Currently, my primary research interest at Hubbard Brook focuses on understanding the responses of different tree species and forest ecosystems to drought, particularly identifying the underlying physiological mechanisms that determine ecological thresholds of dieback and mortality. I am using several different approaches to address this question, including a long-term precipitation manipulation experiment to simulate a once-in-a-century drought, and dendochronology coupled with stable isotope techniques to assess tree growth and physiological responses to historic climate variability. A second research project focuses on assessing the long-term trends in evapotranspiration, and how these trends relate to different potential biotic and abiotic drivers. Ultimately, I am interested in scaling up processes occurring at the individual leaf to tree scales to influence larger scale patterns and ecosystem services at the ecosystem watershed, and landscape scales.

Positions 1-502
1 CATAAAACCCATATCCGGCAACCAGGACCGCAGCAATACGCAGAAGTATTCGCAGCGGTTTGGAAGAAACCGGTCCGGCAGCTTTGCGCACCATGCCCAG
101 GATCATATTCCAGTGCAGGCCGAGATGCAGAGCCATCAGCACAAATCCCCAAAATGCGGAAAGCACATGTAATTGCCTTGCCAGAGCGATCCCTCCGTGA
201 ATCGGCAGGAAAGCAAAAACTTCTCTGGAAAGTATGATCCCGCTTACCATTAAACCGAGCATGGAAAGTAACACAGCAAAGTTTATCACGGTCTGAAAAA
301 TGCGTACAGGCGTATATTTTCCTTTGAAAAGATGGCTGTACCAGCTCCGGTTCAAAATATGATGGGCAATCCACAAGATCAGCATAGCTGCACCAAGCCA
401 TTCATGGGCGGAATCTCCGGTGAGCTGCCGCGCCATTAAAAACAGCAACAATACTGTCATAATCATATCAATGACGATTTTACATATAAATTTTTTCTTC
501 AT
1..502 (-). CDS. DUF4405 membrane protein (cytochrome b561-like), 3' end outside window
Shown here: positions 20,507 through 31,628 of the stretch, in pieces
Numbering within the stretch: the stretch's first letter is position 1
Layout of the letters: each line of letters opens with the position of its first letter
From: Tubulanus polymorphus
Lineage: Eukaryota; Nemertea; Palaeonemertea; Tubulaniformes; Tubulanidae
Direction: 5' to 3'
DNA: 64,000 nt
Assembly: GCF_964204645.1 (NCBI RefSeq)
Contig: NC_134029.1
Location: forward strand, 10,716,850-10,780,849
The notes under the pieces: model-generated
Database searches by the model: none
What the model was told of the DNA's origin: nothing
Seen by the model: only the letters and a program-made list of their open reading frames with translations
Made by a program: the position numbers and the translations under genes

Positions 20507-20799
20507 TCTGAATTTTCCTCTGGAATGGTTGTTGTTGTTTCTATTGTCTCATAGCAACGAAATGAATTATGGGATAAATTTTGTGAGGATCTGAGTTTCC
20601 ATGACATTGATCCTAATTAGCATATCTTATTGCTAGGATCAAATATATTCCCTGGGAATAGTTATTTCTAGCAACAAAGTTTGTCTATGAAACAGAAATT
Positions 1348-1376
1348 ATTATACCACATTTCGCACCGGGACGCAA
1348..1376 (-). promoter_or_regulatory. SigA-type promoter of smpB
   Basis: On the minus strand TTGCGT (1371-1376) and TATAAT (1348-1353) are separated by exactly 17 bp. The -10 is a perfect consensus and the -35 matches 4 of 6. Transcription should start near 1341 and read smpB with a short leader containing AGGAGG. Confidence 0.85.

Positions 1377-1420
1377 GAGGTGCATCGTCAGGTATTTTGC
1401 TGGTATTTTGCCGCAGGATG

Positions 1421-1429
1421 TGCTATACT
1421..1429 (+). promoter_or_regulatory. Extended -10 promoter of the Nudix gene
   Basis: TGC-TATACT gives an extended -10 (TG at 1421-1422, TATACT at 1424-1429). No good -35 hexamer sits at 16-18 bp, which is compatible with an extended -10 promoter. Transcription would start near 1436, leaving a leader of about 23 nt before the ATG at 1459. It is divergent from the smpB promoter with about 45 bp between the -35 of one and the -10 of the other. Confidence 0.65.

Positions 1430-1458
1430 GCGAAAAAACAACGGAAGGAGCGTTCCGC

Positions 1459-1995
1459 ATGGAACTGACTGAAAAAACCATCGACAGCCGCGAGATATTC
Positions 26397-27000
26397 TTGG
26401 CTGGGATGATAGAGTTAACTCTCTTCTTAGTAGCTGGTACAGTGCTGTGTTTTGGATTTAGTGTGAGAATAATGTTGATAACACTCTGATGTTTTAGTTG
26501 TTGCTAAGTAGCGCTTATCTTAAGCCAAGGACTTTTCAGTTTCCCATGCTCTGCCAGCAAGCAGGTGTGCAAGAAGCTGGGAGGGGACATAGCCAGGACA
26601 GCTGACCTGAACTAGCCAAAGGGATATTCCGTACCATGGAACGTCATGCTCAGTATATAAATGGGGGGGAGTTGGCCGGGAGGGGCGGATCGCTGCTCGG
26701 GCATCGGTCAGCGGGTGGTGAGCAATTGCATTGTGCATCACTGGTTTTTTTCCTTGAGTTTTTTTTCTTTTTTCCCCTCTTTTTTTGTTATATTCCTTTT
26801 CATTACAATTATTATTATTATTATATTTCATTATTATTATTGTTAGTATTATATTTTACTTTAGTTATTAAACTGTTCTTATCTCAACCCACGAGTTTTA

University of New Hampshire
Dept. of Natural Resources and the Environment
Durham, NH 03824
Hubbard Brook Role:
“Climate Change May Alter Mercury Fluxes In Northern Hardwood Forests”. Biogeochemistry 146(1): 1 - 16. https://doi.org/10.1007/s10533-019-00605-1.. 2019.
“Guidelines And Considerations For Designing Field Experiments Simulating Precipitation Extremes In Forest Ecosystems”. Methods in Ecology and Evolution 9(12): 2310 - 2325. https://besjournals.onlinelibrary.wiley.com/doi/abs/10.1111/2041-210X.13094.. 2018.
“Systematic Variation In Evapotranspiration Trends And Drivers Across The Northeastern United States”. Hydrological Processes 32(23): 3547 - 3560. https://onlinelibrary.wiley.com/doi/abs/10.1002/hyp.13278.. 2018.